Short essays written for the La Jolla Veteran's Hospital newsletter in La Jolla, California
Recently I happened to see an episode of a reality TV series that centered on the learning and personal conflicts of a group of students at a well-known high-end United States culinary school. The struggles of two female students were particularly noteworthy and point out the important need for the support of others for achieving our aspirations in life.
The older of the two students was married to a husband who not only did not encourage her but actively denigrated and tried to sabotage anything she did to achieve her goal of becoming a chef. The other, a very attractive young unmarried mother of a toddler, held on to a job in a 'gentlemen's club' - distasteful to her, but a financial necessity. She frankly admitted being ashamed of her work, and that her family would be also. However, her family, especially her aloof mother, disapproved of any endeavor she might engage in.
The episode portrayed an attempt by both students to use the culinary skills they had learned thus far to succeed in a task that would significantly advance their career goal. The first student obtained the owner's permission to take over a restaurant on a day when it was closed to make and serve a breakfast. Her husband initially, though reluctantly, agreed to help her, but then immediately undermined her by slowing down all he did and by then walking out, leaving her with a drastic need to make up the time to serve the long waiting customers. The younger student made a dinner for her parents (for her a milestone) but her frowning and sarcastic mother fired jibes at her, including a question presented as a statement "If I don't like it do I have eat it?" In both cases, however, others came to the support of the students. The restaurant owner and customers gave the older student great accolades on the taste, preparation and uniqueness of the breakfast. The young mother's father, and eventually her mother, told her how unbelievably wonderfully the meal was prepared. And her mother admitted that it had been better than she could have done. The emotional uplift felt by these 'student-chef's' from those who did support them was heart wrenching and is a lesson for all of us.
There is certainly a spiritual connection in giving support to others. In the book of Genesis, after slaying his brother Abel, Cain responds to God's inquiry about Abel by saying: "Am I my brother's keeper?" (Gn 4: 9). Obviously the answer is yes. In Islam there is a tradition that those who have been blessed by God have an obligation to use those blessings to help others."i Buddhism emphasizes helpfulness to others as viewing self as brother: "I am my brother."ii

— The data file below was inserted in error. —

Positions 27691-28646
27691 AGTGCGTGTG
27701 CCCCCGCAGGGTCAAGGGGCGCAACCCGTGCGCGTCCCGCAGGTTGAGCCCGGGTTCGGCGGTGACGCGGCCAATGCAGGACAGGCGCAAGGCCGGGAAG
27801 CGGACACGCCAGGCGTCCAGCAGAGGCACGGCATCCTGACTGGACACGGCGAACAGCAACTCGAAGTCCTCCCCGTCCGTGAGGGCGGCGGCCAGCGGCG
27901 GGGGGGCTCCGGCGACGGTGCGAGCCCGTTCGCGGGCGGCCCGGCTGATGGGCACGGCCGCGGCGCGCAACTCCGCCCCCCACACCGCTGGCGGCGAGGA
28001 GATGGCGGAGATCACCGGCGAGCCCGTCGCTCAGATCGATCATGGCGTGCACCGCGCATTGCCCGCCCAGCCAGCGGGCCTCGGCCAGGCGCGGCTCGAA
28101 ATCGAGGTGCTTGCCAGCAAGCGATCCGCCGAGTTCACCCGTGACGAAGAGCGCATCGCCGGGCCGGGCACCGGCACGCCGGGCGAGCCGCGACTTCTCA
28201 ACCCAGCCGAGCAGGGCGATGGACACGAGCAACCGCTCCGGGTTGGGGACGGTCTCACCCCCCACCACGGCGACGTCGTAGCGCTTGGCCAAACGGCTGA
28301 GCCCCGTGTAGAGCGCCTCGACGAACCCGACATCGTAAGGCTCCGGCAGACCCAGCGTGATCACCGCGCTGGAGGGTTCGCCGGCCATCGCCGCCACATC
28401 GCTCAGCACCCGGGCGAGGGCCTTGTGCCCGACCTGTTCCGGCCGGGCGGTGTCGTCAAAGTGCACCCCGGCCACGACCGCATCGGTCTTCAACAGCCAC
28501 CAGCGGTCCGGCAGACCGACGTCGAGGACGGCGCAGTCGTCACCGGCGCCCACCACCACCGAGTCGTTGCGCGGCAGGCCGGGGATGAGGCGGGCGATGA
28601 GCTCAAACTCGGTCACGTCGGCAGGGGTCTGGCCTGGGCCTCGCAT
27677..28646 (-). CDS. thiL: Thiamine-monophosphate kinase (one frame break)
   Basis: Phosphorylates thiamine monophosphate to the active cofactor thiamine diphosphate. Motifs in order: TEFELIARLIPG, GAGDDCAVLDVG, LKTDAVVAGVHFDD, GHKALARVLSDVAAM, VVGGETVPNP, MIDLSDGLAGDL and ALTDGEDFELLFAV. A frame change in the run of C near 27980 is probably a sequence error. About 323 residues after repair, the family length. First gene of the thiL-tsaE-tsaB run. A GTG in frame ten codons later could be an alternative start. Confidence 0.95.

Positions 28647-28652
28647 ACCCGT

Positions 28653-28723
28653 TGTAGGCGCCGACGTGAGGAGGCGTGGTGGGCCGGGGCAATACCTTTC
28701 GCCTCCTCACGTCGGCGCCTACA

And this can even be done in small ways if we become open to the opportunities, like thanking a store clerk by name (they have name badges) and noticing the help given by the bagger; looking directly at a homeless person when giving some food, seeing them as persons. As the book of Proverbs reminds us: "To make an apt answer is a joy to a man, and a word in season, how good it is!" (15:23). Sometimes just an encouraging smile is as good as a supportive word.
In Christian Sacred Scripture, St. Paul tells the Romans "to keep the things that are for the edification of one another." (14: 19) This would mean that we would want to uplift one another and certainly not put stumbling blocks of denigration and discouragement in their way. Likewise, St. Paul tells the Hebrews (10: 24): ". . .let us consider one another to provoke unto charity and unto good works." Our Eastern Church Father St. Isaac the Syrian makes quite explicit the meaning and high value of these words: "For the help given . . .how they help us by a word in the time of necessity or offer up in prayer in our behalf."iii
ii Ross, N.W. (1980). Buddhism: Way of Life & Thought. NY: Vintage Books.
iii Holy Transfiguration Monastery. (ed., trans.). (2011). The Ascetical Homilies of Saint Isaac the Syrian (revised, 2nd edition). Boston, MA: Holy Transfiguration Monastery. (p.233)
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V. Rev. Fr. George Morelli Ph.D. is a licensed Clinical Psychologist and Marriage and Family Therapist.
Fr. Morelli is the Coordinator of the Chaplaincy and Pastoral Counseling Ministry of the Antiochian Orthodox Christian Archdiocese and Religion Coordinator (and Antiochian Archdiocesan Liaison) of the Orthodox Christian Association of Medicine, Psychology and Religion.
Fr. Morelli is a Senior Fellow at the Sophia Institute, an independent Orthodox Advanced Research Association and Philanthropic Foundation housed at Columbia University and Union Theological Seminary in New York City that serves as a gathering force for contemporary Orthodox scholars, theologians, spiritual teachers, and ethicists.
Fr. Morelli serves on the Executive Board of the San Diego Cognitive Behavior Therapy Consortium (SDCBTC)
Fr. Morelli serves as Assistant Pastor of St. George's Antiochian Orthodox Church, San Diego, California.
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